It seemed for a great portion of Sunday's 20-17 loss to San Diego that Philip Rivers and the Chargers offense knew exactly what was coming from the Cowboys' defense; there is good reason for this. Because they did, at least to some degree.
Norv Turner, who himself has a long history with the Cowboys franchise, used Wade Phillips' tenure as defensive coordinator in San Diego to his advantage; not hard, considering that the defense Dallas runs now is strikingly similar to the one he left in San Diego, in the hands of the more than capable Ron Rivera.
This familiarity, however, goes only so far in explaining the whys and hows of the Dallas loss. Jason Garrett, for example, is a Norv Turner protege. His offense--similar to Turner's--goes against Wade Phillips' defense, which is similar to Rivera's, each day in practice. It may be safe to assume in this case that, very simply, the better team won.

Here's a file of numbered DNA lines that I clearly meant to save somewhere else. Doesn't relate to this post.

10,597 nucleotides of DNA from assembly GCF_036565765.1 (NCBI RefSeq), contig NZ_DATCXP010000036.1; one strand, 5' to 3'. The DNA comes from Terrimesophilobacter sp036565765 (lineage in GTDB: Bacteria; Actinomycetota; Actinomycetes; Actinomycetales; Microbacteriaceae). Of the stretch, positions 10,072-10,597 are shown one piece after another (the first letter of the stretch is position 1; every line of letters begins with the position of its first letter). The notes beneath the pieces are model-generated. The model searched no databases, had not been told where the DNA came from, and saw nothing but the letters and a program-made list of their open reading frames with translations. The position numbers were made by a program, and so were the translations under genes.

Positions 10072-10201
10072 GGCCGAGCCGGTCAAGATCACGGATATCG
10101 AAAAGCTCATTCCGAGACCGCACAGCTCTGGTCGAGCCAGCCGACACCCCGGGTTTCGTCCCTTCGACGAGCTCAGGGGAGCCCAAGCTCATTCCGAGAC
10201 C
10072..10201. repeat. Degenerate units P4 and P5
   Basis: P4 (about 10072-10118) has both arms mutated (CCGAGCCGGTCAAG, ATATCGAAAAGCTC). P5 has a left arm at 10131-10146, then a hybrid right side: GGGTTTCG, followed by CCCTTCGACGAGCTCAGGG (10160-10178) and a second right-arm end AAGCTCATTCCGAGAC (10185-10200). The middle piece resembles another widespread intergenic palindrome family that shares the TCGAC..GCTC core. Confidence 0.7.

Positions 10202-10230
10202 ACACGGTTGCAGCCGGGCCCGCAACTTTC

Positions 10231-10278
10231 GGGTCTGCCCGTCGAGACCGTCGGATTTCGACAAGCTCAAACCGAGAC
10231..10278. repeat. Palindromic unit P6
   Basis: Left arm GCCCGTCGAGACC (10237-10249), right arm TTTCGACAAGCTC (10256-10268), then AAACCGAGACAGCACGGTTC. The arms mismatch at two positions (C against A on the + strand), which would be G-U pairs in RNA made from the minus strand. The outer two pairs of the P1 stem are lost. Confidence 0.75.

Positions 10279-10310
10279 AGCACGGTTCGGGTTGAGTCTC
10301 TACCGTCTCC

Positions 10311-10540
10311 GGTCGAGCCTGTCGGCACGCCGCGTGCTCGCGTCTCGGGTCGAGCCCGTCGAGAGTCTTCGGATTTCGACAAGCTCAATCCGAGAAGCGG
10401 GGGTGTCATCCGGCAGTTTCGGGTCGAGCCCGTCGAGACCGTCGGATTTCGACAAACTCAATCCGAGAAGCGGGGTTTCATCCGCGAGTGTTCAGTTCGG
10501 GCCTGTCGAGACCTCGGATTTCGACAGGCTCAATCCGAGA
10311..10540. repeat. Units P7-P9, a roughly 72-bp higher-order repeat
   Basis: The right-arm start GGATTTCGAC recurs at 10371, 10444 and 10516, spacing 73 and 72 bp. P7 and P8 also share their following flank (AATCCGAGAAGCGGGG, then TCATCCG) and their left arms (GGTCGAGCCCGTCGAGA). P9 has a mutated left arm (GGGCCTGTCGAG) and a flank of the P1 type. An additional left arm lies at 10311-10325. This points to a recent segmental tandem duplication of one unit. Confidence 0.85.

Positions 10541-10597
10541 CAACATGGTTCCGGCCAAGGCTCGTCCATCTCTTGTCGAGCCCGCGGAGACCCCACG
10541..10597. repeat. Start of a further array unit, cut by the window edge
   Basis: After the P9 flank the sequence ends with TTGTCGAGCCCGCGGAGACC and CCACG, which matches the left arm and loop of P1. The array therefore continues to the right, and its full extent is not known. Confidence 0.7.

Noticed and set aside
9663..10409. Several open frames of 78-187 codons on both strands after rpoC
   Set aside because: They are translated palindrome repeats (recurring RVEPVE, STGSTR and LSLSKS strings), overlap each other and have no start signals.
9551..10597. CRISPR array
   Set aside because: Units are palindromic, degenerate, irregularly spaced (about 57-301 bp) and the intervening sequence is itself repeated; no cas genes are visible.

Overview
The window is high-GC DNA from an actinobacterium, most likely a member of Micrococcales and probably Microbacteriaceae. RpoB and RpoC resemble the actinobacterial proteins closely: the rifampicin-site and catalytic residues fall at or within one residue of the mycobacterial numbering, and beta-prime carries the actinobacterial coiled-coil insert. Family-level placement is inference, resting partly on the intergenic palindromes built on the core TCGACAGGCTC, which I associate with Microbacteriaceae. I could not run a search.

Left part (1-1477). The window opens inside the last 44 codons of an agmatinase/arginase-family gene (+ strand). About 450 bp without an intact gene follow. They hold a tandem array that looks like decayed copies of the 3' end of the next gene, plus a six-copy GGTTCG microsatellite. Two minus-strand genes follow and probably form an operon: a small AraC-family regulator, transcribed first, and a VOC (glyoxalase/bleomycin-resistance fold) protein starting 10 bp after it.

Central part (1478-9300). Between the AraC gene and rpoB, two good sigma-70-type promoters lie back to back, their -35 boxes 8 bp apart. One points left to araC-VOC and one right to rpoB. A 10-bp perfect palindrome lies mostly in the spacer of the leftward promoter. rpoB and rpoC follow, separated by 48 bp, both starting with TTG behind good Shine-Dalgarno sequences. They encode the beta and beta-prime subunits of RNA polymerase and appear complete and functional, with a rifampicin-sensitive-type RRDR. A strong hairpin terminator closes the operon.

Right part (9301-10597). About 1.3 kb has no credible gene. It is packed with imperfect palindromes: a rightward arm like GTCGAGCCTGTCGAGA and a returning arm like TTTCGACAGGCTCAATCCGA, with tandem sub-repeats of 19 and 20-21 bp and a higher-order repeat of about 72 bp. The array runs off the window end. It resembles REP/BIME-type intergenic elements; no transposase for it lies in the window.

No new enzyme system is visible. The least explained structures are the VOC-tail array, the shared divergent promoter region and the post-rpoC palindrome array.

For Dallas's defenders, though, the predictability of their schemes as they pertain to San Diego's offense was certainly a detriment on Sunday, when, at crucial points in the game, they found themselves unable to slow the Rivers-led charge. Linebacker Bradie James compared it to a division game, only possibly more difficult.
"Philip Rivers was out their calling our defense out," James said. "He's very familiar with us. The line, you know, they knew all of our line stunts, so they knew us well. It was like playing an NFC East game, a division game but even better, because they go against the same defense, pretty much, every day."
Asked whether facing a similar offense to that of Jason Garrett helped their preparation, James said, simply "no," adding that the Chargers offense was the most difficult they have faced to this point. He may, of course, have to retract this statement after Saturday, when Dallas heads to New Orleans to play the undefeated Saints.